To ease your site search, article categories are at bottom of page.

February 21, 2011

Ivorian cocoa producers protest against export ban

by Ange Aboa

Around 1,000 Ivorian cocoa farmers and cooperative managers gathered inside the regulatory body in Abidjan on February 16 to protest against a cocoa export ban many fear will ruin the industry.

The ban imposed by presidential claimant Alassane Ouattara aims to starve his rival Laurent Gbagbo of funds, and is backed by Western powers and African leaders who see Ouattara as president-elect, despite Gbagbo's refusal to step down after a disputed November 28 poll.

"Politics is not our concern, but we do not agree with this embargo," said Joseph Kouame, the head of the cocoa growers union of the southwestern Sassandra region, at the event at the cocoa regulating body. "We ask the farmers to rise up and say 'no'."

Ivory Coast cocoa exporters said they feared for their future following reports Ouattara would extend a one-month cocoa export ban if his rival refused to leave power.

Farmgate prices are around half what they were before the crisis, despite one-year highs in London prices, as farmers with inadequate stocking capacity are desperate to sell but can't.

"The exporters are profiting from the situation by proposing very low prices," said cooperative manager Francis Atse Osei. "We have to stop this. We need a solution that will permit growers to save the 2011 harvest."

The pro-Gbagbo cocoa administration has threatened exporters with sanctions if they do not export and has said they must pay taxes by the end of March for cocoa already registered. But even if they wanted to export, European Union sanctions on Gbagbo's administration, including port administrators, means there is a shortage of ships docking at Abidjan or San Pedro.

"The EU has forbidden ships to come to Ivory Coast as part of sanctions, but this will hurt the planters the most. How does that go with the EU's strategy to fight poverty it champions?" said Vincent Sea, president of the Coffee and Cocoa Observatory.

The EU and Ouattara have said the embargo is necessary to financially squeeze out Gbagbo's "illegitimate government."

Adding to the problems, the country is also in a liquidity squeeze after Gbagbo sent soldiers to seize the Abidjan office of West Africa's central bank in retaliation for its cutting off his access to state funds.

Two international banks -- BNP Paribas and Citibank -- involved in cocoa finance have already shut.

Reuters

Article Categories

AGRA agribusiness agrochemicals agroforestry aid Algeria aloe vera Angola aquaculture banana barley beans beef bees Benin biodiesel biodiversity biof biofuel biosafety biotechnology Botswana Brazil Burkina Faso Burundi CAADP Cameroon capacity building cashew cassava cattle Central African Republic cereals certification CGIAR Chad China CIMMYT climate change cocoa coffee COMESA commercial farming Congo Republic conservation agriculture cotton cow pea dairy desertification development disease diversification DRCongo drought ECOWAS Egypt Equatorial Guinea Ethiopia EU EUREPGAP events/meetings expo exports fa fair trade FAO fertilizer finance fisheries floods flowers food security fruit Gabon Gambia gender issues Ghana GM crops grain green revolution groundnuts Guinea Bissau Guinea Conakry HIV/AIDS honey hoodia horticulture hydroponics ICIPE ICRAF ICRISAT IFAD IITA imports India infrastructure innovation inputs investment irrigation Ivory Coast jatropha kenaf keny Kenya khat land deals land management land reform Lesotho Liberia Libya livestock macadamia Madagascar maiz maize Malawi Mali mango marijuana markets Mauritania Mauritius mechanization millet Morocco Mozambique mushroom Namibia NEPAD Niger Nigeria organic agriculture palm oil pastoralism pea pest control pesticides pineapple plantain policy issues potato poultry processing productivity Project pyrethrum rai rain reforestation research rice rivers rubber Rwanda SADC Sao Tome and Principe seed seeds Senegal sesame Seychelles shea butter Sierra Leone sisal soil erosion soil fertility Somalia sorghum South Africa South Sudan Southern Africa spices standards subsidies Sudan sugar sugar cane sustainable farming Swaziland sweet potato Tanzania tariffs tea tef tobacco Togo tomato trade training Tunisia Uganda UNCTAD urban farming value addition value-addition vanilla vegetables water management weeds West Africa wheat World Bank WTO yam Zambia Zanzibar zero tillage Zimbabwe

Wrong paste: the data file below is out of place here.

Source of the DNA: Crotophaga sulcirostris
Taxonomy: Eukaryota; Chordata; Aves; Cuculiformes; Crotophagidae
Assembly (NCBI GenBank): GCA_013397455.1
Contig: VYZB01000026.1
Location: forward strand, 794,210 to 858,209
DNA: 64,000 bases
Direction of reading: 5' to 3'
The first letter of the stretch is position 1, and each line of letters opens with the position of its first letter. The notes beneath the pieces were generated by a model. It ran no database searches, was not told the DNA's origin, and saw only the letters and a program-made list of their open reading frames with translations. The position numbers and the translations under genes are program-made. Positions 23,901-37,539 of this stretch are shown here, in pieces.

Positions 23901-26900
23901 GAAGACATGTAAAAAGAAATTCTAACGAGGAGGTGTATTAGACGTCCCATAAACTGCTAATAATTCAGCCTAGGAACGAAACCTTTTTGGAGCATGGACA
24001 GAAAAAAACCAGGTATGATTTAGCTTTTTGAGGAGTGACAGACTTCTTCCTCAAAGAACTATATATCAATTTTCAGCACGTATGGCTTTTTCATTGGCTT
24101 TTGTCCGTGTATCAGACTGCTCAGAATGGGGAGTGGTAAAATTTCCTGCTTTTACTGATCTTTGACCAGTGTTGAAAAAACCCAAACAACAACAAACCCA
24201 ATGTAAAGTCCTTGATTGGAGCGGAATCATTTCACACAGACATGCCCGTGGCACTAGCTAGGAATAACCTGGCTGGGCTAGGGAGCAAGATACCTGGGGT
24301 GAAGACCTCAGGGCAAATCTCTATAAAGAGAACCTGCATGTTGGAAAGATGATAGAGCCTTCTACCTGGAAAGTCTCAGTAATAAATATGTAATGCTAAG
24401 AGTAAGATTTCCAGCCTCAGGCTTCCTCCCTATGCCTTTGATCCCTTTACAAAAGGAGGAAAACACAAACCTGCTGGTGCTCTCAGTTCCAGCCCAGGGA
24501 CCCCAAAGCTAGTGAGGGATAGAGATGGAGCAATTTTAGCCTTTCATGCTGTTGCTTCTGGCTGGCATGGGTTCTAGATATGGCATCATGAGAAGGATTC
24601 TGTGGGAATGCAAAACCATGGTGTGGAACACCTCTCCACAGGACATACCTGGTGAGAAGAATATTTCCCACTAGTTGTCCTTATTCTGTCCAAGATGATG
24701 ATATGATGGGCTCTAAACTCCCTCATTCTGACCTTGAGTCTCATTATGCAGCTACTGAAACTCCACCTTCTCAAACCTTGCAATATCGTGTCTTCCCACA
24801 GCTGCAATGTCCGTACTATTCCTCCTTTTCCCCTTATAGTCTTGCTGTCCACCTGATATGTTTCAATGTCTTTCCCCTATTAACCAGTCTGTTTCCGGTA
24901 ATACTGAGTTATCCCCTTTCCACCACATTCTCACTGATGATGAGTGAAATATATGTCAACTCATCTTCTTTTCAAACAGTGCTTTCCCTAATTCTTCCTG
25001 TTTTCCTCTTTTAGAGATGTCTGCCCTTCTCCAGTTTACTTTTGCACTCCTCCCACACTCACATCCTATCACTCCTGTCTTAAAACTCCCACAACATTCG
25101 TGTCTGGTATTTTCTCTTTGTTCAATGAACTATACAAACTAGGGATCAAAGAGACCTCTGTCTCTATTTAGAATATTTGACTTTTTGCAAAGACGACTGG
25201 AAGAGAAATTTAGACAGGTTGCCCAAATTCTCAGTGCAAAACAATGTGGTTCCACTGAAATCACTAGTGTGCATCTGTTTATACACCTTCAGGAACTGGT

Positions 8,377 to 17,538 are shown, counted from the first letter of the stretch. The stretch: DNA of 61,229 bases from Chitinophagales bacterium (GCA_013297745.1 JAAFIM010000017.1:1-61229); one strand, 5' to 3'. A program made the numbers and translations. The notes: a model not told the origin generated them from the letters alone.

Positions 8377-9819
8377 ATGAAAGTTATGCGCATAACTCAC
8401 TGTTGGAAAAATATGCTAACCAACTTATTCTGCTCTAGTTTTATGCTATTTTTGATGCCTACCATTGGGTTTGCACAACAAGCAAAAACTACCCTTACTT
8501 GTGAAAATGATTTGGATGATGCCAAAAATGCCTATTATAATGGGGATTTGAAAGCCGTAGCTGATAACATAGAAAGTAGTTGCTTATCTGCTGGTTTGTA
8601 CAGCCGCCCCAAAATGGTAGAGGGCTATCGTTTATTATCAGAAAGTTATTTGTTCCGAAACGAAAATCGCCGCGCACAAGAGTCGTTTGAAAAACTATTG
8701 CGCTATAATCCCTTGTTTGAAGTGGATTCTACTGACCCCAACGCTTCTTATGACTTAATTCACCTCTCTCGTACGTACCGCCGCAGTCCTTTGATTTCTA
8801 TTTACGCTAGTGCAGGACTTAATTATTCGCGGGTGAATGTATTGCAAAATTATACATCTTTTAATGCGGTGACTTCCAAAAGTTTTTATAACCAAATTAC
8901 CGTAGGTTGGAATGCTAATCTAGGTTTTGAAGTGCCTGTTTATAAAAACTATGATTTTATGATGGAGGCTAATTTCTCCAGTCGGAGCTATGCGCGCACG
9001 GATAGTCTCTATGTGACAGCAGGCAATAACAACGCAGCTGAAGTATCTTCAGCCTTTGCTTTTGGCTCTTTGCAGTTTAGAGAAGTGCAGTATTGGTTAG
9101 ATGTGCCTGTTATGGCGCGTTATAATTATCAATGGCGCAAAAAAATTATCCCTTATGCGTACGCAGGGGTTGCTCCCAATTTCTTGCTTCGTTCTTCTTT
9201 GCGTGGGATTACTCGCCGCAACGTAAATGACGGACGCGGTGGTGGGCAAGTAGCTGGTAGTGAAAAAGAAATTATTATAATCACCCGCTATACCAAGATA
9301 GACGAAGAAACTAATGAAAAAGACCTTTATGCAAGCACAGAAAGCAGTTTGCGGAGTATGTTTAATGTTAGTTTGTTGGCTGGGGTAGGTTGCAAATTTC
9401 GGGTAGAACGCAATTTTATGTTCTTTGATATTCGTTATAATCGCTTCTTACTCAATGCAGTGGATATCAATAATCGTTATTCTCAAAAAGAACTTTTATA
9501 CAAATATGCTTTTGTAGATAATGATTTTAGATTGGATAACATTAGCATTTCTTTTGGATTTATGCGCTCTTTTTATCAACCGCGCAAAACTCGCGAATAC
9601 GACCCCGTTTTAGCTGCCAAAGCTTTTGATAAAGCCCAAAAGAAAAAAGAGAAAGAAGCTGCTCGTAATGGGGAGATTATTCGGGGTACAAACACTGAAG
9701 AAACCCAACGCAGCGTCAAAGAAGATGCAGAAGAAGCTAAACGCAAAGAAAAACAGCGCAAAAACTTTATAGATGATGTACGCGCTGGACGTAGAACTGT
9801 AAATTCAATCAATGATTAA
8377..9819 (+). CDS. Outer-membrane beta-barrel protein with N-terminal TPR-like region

© 2007 Africa News Network design by Ourblogtemplates.com

Back to TOP